Publication Date


Document Type


First Advisor

Hung, Wei-Chen

Degree Name

Ed.D. (Doctor of Education)

Legacy Department

Department of Educational Technology, Research and Assessment


Northern Illinois University. Dept. of Nursing; Problem-based learning--Illinois--De Kalb; Nursing students--Illinois--De Kalb


Practitioners in nearly every field encounter complex, ill-structured problems in their professional activities. Educational technologists and educators are charged with facilitating the development of problem-solving skills, yet strategies to accomplish that objective are challenging to identify. These skills are particularly necessary in nursing education, where a rapidly changing healthcare environment mandates that students have the ability to determine their learning needs and seek out resources to meet those needs. As a model of constructivism, problem-based learning (PBL) has been promoted as a means of helping students to gain problem-solving skills. However, more needs to be learned about the strategies actually used by learners in a PBL group. This study was based on the frameworks of PBL and the community of inquiry model. The purpose was to explore the problem-solving experiences of a group of six nursing students in an online PBL course. Data, including online discussion transcripts, reflective papers, and interview transcripts, were analyzed using a qualitative approach of open coding and category formation. This study provides insights into what takes place in a PBL group. Four major themes emerged: problem-solving strategies, providing and receiving feedback, the development of social presence, and student perceptions of the experience. Students successfully resolved the PBL cases, showing evidence of all four phases of problem solving (i.e., recognition, information gathering, construction of meaning, and resolution). The majority of their online interactions were related to information gathering; however, there were signs of the construction of meaning. There was little critical debate or the consideration of multiple perspectives; instead, these students were focused on consensus. Signs of social presence were evident during the first case, and full achievement of social presence was noted by the end of the semester. Student perspectives about PBL and their experiences were positive. Implications for practice were presented. Cognitive presence, teaching presence, and social presence must be considered in the design and development of course offerings that promote problem solving. Ways to assist students in gaining confidence in the PBL process and to provide technical support in the online environment must be developed.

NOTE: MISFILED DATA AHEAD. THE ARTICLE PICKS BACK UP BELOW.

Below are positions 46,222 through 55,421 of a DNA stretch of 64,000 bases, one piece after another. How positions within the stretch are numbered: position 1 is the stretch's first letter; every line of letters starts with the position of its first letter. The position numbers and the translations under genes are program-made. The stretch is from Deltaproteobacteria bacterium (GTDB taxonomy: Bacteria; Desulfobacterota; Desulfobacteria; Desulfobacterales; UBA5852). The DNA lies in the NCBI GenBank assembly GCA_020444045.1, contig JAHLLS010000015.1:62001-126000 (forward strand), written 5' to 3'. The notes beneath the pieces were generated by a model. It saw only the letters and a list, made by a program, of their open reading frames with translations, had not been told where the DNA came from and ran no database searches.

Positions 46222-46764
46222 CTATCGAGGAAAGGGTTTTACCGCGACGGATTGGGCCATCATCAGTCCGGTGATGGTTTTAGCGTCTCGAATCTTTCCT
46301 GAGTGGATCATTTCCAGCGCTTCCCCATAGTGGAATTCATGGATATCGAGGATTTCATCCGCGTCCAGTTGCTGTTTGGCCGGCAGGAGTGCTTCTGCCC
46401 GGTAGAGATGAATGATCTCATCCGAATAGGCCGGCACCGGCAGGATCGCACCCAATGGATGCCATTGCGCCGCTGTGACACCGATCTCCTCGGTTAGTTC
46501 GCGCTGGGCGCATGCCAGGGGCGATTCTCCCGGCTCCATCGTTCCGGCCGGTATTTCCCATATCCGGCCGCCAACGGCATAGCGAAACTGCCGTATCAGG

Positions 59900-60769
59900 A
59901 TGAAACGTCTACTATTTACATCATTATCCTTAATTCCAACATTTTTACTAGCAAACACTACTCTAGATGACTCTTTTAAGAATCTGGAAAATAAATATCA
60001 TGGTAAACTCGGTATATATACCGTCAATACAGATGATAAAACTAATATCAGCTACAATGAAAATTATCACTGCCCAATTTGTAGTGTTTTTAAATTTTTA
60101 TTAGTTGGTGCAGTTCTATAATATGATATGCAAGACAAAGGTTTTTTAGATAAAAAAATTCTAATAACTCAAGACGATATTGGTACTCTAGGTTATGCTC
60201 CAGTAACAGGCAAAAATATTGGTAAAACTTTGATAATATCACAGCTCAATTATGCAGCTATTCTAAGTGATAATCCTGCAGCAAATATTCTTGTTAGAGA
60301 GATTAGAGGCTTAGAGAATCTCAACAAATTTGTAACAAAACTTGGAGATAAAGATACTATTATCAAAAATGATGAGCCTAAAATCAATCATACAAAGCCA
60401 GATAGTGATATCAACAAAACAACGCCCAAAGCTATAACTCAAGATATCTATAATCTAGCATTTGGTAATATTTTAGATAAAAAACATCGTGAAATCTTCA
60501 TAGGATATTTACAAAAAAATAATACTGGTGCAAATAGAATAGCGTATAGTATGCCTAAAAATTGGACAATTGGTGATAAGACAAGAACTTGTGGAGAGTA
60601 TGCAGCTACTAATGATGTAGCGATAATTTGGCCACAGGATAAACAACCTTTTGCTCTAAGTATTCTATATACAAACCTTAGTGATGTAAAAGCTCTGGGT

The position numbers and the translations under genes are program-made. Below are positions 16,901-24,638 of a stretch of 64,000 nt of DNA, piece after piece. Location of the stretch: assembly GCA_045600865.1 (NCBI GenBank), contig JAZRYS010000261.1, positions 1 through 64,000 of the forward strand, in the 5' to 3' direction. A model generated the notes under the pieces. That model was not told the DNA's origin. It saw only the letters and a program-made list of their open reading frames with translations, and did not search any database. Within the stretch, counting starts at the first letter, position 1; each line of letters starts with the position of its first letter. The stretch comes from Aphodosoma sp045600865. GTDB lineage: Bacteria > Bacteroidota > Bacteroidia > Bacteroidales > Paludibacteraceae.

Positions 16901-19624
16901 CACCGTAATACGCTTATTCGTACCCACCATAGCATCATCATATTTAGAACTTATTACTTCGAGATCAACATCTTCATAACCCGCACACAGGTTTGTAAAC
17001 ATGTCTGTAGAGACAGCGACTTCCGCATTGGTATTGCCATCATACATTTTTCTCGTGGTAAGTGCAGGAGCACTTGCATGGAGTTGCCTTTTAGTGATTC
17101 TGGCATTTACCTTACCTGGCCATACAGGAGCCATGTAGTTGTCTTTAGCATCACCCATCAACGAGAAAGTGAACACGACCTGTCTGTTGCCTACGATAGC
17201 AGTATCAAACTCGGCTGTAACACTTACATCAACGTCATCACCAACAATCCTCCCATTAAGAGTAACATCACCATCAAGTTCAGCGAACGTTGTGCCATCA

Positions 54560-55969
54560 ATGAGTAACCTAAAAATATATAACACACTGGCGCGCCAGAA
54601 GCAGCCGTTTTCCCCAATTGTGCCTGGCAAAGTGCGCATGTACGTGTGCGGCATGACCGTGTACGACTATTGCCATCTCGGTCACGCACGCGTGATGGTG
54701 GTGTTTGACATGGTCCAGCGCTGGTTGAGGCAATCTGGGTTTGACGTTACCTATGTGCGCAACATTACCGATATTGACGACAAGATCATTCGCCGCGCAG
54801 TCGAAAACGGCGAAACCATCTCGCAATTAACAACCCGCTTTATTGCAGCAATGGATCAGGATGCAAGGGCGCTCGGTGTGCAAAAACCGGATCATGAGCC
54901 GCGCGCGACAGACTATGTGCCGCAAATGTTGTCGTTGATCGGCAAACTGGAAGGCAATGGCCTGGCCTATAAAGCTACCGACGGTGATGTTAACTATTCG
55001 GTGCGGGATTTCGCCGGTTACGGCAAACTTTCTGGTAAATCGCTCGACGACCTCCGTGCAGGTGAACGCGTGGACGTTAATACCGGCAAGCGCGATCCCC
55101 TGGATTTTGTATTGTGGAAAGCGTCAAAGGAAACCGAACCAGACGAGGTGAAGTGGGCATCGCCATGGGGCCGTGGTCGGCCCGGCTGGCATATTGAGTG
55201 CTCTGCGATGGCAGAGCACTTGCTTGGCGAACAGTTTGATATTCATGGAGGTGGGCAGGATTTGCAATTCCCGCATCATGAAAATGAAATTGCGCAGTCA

Includes bibliographical references (pages [149]-159).


viii, 171 pages




Northern Illinois University

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